• That I don’t have to know how something works in order for it to be effective.

• That I get to choose which story I believe. If it doesn’t involve self-compassion, it doesn’t work. Another mentor is Maya Angelou (“Still I rise”).

The circumstances of my life were not my fault.
The experience of my life however, is certainly my responsibility.

Further information can be found about EMDR here:
http://www.emdr.com/what-is-emdr/

-Emily

7-2-2018

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My trauma will be with me for the rest of my life but I’m a fighter

Amy- I watched your whole video on Have you ever met a Monster. I will be honest, at first when I started to watch it I couldn’t listen objectively. I was unable to understand from the rapist’s point of view because I usually don’t have compassion for them. When I watched your video for the second time, I watched the whole thing and my views were changed a little. You are right, we need to change the way we view monsters.

Brent Brents- I understand exactly how you feel, you feel angry and betrayed by those around you. I’m so sorry for all the trauma you went through as a young boy. It wasn’t your fault and you didn’t deserve it.

—————–

I know it’s difficult. I’m angry at the fact he got zero help..no one saw what was going. I’m not pitying him, I feel sad for his inner child…. It’s awful. In my own trauma I definitely am angry that my abuser got away with it and that the foster parent at the time chose to ignore it. But I’m so lucky to have gotten adopted into a loving and supportive family.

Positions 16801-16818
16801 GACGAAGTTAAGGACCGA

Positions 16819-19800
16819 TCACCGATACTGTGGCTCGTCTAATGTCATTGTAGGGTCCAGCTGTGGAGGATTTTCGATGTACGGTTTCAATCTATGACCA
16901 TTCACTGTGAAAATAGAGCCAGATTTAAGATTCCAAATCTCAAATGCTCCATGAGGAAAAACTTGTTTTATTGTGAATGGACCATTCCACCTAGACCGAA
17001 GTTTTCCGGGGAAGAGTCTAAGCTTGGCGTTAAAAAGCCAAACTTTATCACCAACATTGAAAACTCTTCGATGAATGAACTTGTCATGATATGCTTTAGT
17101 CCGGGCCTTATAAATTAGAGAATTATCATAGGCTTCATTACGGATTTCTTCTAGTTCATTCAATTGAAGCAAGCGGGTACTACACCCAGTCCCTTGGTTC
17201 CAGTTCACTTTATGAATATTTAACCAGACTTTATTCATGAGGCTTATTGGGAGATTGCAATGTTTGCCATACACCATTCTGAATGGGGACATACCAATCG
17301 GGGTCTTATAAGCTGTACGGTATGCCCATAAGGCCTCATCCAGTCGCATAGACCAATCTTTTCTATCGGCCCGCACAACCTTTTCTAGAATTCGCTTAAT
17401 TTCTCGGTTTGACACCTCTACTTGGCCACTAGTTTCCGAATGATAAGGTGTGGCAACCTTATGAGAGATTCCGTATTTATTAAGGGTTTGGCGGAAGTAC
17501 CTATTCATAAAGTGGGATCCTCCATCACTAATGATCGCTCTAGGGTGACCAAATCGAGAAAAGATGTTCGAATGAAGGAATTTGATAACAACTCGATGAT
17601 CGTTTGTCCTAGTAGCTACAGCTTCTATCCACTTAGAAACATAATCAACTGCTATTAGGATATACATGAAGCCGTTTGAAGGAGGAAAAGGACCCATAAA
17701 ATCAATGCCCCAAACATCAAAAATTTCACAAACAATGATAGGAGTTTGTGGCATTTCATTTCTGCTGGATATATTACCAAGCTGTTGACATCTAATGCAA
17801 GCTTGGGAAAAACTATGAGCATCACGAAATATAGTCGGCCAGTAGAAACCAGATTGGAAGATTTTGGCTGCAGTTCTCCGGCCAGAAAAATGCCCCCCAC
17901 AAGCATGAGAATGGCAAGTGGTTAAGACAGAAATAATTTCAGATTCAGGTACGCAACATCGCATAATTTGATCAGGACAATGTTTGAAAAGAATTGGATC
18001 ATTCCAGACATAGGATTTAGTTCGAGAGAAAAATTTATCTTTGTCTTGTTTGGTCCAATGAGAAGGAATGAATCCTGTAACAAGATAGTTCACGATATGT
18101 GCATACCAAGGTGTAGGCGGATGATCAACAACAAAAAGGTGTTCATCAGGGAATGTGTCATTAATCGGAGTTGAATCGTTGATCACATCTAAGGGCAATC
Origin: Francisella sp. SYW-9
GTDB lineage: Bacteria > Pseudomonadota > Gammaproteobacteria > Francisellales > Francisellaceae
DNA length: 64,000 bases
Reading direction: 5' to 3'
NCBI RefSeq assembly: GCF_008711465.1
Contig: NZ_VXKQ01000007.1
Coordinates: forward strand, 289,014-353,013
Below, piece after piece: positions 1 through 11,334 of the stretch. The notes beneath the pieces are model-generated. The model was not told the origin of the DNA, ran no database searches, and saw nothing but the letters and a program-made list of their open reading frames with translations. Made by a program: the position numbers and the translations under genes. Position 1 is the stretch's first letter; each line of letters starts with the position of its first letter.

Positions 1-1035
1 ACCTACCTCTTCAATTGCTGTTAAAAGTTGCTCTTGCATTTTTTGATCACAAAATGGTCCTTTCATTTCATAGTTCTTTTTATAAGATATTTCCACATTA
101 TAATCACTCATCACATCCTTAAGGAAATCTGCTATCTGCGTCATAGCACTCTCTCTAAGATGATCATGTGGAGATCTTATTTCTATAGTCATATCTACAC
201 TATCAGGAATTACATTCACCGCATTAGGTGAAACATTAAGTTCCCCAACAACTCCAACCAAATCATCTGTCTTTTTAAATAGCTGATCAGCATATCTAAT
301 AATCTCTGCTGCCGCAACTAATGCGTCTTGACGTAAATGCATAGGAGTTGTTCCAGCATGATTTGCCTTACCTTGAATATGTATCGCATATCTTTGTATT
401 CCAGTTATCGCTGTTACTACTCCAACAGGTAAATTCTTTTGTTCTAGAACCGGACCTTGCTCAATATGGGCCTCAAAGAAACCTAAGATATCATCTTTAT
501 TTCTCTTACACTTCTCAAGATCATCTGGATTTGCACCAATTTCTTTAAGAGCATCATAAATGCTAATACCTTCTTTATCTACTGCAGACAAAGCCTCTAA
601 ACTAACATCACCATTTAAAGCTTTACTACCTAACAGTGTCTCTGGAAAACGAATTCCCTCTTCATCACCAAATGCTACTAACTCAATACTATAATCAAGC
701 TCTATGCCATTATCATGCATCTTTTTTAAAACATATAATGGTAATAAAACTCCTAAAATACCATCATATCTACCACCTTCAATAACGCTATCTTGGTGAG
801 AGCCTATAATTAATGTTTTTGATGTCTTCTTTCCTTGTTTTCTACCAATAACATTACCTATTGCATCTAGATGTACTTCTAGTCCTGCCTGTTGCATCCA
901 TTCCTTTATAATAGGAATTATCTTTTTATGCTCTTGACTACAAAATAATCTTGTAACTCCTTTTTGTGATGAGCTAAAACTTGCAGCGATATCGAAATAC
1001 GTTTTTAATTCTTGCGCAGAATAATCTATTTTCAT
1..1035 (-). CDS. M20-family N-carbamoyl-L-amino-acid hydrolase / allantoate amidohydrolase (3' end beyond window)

My trauma will be with me for the rest of my life but I’m a fighter, and I’ve made it this far.
Thank you so much for reading the comments and answering back…. Child abuse needs to be talked about more.
Sincerely,
Natasha

Time: January 28, 2018 at 7:52 pm

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Reader: I have come to the place, that while painful, my rape still provides me with possibility.

Hello again, I hope that today is a good day for you, with new possibilities for the coming year. Your book, that I read several months ago still resonates powerfully with me and was instrumental in finding peace and empowerment. On reflection of your words, it occurred to me to say that from my experience, the full impact of the rape/abuses I experienced are not the sole responsibility of the abusers/rapist(s).